In many cases, you need to distort an image from its standard shape. In Photoshop you can correct Perspective or distort an image to fit a pre-determined size or shape. This tutorial will show the different tools that you can use to make your images different. Some will be used often, others rarely - but it's good to know how to use them. Check out the video at the bottom for more info.
Basic Transformation The easiest way to transform something is using "CTRL+T". This will make a bounding box that can be adjusted by grabbing the nodes. In the example below, I have two layers, one is the image and the other is text.
You'll see that I am transforming the text layer. This is a very common use of the tool. First I made the Text layer active and then pressed CTRL+T. Then I can use a node (highlighted in red) to adjust the size and shape of the image by dragging it. You can open the file and try it for yourself.
Make the text layer active, press CTRL+T. Click and drag to resize. If you grab the corner nodes, you can adjust both vertical and horizontal. Grabbing the inside nodes will adjust either horizontal or vertical depending upon the node. There are some options when using this tool.
Keys used while dragging
Scale without Constraints
Scales the object to the same proportions.
Scales the object using the center of the area being transformed.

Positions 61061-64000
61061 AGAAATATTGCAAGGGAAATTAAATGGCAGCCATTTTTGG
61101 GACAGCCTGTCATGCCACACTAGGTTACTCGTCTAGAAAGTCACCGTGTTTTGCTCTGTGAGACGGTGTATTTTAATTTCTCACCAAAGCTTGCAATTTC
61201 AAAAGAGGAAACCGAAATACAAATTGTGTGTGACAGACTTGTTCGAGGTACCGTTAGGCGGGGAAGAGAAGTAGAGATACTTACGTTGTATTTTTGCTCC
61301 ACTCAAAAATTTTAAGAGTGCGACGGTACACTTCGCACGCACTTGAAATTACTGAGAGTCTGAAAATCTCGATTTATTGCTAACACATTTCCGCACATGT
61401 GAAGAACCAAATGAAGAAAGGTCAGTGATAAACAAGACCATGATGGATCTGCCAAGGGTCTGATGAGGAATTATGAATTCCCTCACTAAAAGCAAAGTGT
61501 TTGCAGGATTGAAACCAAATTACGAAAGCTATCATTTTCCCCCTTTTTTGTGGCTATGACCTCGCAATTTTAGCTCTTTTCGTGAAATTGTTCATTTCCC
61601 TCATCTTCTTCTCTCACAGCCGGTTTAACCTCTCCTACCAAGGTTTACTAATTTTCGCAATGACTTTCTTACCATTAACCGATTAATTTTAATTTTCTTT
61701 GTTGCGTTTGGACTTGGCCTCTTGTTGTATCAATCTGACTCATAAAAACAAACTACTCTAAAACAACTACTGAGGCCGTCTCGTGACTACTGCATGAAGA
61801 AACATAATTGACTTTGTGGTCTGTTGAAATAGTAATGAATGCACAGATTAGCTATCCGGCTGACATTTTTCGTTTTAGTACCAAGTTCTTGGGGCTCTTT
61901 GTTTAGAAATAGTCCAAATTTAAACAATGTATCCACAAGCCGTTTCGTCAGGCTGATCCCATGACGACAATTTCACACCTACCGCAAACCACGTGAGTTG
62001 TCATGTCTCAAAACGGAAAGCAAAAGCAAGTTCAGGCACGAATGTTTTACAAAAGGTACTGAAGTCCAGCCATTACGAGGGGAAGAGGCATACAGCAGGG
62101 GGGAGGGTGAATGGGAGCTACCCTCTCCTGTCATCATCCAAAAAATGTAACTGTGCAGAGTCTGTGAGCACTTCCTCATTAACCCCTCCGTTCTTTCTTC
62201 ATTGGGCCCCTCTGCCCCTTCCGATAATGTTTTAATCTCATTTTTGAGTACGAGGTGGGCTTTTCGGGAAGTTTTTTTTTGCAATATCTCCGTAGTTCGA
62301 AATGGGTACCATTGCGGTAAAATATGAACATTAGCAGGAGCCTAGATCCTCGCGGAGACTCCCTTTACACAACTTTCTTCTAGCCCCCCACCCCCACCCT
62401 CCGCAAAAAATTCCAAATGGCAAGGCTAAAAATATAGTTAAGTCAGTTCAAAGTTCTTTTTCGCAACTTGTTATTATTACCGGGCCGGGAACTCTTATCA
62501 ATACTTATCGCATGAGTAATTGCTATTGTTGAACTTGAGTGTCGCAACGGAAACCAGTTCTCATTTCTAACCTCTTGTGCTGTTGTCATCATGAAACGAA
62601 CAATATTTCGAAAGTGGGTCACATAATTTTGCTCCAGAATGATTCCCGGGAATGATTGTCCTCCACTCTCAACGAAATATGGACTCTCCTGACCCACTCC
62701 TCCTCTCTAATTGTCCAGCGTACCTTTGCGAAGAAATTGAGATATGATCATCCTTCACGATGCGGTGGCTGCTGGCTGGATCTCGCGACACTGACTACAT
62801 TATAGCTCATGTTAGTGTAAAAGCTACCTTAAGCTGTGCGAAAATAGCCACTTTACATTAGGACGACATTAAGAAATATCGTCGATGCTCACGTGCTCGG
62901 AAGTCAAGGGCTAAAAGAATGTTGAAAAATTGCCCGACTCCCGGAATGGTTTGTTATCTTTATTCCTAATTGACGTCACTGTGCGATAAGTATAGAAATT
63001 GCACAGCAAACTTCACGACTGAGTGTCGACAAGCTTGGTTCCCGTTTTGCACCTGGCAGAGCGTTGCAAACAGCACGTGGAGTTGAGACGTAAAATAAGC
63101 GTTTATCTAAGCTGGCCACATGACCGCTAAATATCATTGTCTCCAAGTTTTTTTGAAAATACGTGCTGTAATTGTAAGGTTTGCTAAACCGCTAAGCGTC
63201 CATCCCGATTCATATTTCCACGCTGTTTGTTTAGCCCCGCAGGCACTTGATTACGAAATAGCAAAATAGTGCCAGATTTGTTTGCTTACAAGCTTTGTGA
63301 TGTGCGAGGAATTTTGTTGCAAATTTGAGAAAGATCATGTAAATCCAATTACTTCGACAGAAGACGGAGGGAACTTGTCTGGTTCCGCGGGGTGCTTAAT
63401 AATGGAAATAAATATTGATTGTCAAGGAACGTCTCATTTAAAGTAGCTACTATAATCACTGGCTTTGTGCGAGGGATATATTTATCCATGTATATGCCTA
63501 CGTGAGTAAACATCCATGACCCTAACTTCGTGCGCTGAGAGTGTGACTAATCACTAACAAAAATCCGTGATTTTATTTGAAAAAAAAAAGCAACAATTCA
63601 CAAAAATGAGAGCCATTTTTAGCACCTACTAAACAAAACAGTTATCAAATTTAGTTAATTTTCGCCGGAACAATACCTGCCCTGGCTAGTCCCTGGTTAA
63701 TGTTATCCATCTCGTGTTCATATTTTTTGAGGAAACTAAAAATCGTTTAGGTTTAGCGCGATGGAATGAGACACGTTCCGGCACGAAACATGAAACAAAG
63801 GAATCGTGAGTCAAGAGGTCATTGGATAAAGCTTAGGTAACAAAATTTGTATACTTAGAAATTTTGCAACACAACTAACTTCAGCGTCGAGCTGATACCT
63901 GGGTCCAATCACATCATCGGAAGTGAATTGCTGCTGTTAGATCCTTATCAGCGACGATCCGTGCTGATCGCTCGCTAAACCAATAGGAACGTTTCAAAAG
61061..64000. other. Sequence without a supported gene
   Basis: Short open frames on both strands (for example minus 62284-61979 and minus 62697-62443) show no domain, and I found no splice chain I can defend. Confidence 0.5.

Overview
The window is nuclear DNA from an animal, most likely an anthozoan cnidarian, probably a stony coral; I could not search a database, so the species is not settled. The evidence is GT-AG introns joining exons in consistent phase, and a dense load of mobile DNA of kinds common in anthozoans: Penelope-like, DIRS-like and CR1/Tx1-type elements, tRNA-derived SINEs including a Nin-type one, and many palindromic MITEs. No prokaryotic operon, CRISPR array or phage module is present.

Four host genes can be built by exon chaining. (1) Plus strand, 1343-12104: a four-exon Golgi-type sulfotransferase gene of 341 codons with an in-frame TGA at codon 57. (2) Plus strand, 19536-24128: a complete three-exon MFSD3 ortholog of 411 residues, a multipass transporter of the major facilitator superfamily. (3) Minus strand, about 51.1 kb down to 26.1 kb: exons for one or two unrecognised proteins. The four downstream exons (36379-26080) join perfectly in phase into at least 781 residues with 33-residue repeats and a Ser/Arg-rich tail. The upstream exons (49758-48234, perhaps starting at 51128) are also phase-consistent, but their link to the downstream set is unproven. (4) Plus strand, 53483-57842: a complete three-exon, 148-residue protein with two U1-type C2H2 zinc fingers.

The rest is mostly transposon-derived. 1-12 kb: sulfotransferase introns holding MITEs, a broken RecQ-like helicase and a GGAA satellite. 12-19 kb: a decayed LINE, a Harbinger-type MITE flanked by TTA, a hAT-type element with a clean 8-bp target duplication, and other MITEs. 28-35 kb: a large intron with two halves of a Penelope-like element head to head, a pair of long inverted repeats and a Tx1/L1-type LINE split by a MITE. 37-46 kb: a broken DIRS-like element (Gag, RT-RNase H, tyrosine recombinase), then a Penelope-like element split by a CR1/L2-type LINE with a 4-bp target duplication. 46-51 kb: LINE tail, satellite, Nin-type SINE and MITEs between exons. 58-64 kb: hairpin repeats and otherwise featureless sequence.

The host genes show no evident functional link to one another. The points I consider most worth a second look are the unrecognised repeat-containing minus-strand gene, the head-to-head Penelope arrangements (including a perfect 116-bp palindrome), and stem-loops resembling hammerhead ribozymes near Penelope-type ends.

Constrains the object, but the transforming is based on the center of the area being transformed.
Distort the area in a freeform manner.
Freeform distort based on the area's center.
While the area is highlighted for transforming, you can also Move the area by picking near the middle and dragging. Once you have your area how you want it, press ENTER. To cancel the transformation, press ESC.
Using CTRL+T also allows you to rotate the area. This is done by moving your cursor outside of the bounding box near any of the nodes. If you press the SHIFT key while rotating, you can rotate to a precise vertical positron as the you are now locked into 15° increments. Also, you can change the location of the pivot/center point by clicking and dragging it.
You can see how using something as simple at CTRL+T can give you a lot of flexibility. These tools are also accessible from the Edit menu.
Looking at the menu, you'll see that the first item (Again) is grayed out. This is because the image has not previously been transformed. Using this option allow you to apply the same transformation that was previously used.